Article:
Greg Hansen

Greg hails from Peninsula, OH, a small town south of Cleveland and 700 miles from the Trans NH starting line. Greg first rode the TNHBR in 2006 and has participated in 7 of our rides. In 2018 Greg cycled from OH to NH to participate and then rode home as well.

Greg asked that we not make this profile about him but to use it to bring attention to an issue near and dear to his heart – how he, and other cyclists, can ride smarter. This issue arose because Greg saw two of his friend’s be killed by a motorist who made an illegal left hand turn while texting and who admitted to drinking before driving. This driver was not convicted because the jury said that the cyclists deserved what happened because cyclists never abide by the rules of the road. As you can imagine this verdict has haunted Greg so he wants to make a difference in honor of his friends by bring forward the awareness to cyclists that we must obey all traffic laws to be accorded the respect we deserve from motorists.

Thinking about this from a motorist’s point of view – from someone who doesn’t cycle – how do they know what we are going to do when cyclists do the following types of behaviors –

  • A cyclist is at a stop light doing a track stand – how does the motorist know if the cyclist is intending to go or intending to stop….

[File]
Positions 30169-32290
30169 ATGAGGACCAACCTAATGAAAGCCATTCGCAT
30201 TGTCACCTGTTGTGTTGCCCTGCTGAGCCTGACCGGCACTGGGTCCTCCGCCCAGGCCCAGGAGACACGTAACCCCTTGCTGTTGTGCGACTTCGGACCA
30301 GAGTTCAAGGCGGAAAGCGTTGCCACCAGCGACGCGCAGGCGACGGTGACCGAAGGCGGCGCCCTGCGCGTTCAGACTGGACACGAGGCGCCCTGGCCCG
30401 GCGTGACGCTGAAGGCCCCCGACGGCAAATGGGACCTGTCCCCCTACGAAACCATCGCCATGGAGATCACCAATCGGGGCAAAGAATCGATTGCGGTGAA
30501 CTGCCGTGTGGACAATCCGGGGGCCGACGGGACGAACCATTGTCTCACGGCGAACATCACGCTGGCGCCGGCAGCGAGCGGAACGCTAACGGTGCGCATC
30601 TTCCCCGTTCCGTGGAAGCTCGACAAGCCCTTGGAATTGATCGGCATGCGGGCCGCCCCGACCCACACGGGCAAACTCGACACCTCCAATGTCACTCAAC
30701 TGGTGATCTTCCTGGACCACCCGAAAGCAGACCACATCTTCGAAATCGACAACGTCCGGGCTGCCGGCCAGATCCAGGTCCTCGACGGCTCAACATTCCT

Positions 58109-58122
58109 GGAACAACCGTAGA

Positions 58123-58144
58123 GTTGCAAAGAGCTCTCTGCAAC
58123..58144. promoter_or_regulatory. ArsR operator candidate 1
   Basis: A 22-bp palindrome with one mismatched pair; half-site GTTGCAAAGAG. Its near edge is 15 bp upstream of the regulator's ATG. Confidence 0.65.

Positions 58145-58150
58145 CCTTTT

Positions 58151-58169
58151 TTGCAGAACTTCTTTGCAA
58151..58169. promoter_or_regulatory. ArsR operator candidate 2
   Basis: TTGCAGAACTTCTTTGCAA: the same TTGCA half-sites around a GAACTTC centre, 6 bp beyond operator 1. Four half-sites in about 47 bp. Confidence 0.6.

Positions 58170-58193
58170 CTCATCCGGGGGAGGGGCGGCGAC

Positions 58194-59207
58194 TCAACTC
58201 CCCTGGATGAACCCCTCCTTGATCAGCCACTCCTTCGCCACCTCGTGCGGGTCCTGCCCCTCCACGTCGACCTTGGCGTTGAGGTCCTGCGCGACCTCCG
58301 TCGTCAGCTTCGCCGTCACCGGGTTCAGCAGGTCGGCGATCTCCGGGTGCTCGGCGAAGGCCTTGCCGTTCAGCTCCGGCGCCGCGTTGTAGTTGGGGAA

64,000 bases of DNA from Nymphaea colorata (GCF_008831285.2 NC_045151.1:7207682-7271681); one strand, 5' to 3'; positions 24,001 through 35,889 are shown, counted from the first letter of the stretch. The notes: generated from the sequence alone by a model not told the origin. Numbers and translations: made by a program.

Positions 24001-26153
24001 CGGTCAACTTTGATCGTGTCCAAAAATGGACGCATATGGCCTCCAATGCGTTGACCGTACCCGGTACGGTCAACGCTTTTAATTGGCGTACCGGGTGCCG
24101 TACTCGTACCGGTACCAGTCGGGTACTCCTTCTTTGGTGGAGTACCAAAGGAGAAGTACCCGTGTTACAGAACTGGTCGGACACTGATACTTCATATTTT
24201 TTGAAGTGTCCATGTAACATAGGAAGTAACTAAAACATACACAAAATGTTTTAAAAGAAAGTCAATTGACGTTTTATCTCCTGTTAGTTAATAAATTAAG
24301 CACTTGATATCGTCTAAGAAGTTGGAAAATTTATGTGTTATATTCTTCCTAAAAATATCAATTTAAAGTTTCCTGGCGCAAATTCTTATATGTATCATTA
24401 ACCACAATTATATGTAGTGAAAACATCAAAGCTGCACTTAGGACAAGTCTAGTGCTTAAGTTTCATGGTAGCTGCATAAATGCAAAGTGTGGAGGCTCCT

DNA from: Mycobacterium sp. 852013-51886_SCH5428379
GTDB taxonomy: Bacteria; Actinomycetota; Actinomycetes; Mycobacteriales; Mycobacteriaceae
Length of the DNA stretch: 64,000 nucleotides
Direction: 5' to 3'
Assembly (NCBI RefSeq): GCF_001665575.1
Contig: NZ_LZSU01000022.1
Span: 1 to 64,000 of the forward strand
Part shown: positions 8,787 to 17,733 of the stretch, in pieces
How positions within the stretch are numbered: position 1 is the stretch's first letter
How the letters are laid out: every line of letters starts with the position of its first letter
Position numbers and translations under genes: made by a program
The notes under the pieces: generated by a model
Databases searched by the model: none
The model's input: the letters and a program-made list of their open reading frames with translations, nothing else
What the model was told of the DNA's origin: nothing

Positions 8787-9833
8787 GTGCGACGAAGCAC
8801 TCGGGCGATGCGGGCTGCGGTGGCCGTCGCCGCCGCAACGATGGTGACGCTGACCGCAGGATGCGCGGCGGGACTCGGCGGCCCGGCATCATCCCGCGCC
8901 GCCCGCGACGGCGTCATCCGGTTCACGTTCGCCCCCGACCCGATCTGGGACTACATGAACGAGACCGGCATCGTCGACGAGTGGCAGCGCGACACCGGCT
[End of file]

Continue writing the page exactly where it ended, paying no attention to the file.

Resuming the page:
• A cyclist goes left on a red light then rides down the wrong side of the road waiting for traffic to pass until they can get back to the correct side of the street
  • A cyclist goes from the road up on to the sidewalk, uses the crosswalk then comes back on to the road
  • A cyclist cruises through an intersection with no regard to coming to a complete stop or yielding to cars

Greg has come up with a mantra that he will use and that he wants all fellow cyclists to use that will send the message to motorists that we’re abiding by the law to help us get the respect we deserve on the road and in the courts.

STOP then GO, HEEL then TOE. If you come to an intersection make sure you come to a complete stop by putting one foot completely on the ground making sure your heel comes in contact with the pavement. Once you’ve stopped and the light has changed (where applicable), you can push off your toe then go. It’s simple and it’s a way to send the right message to the motorists we encounter and it might just save your life.


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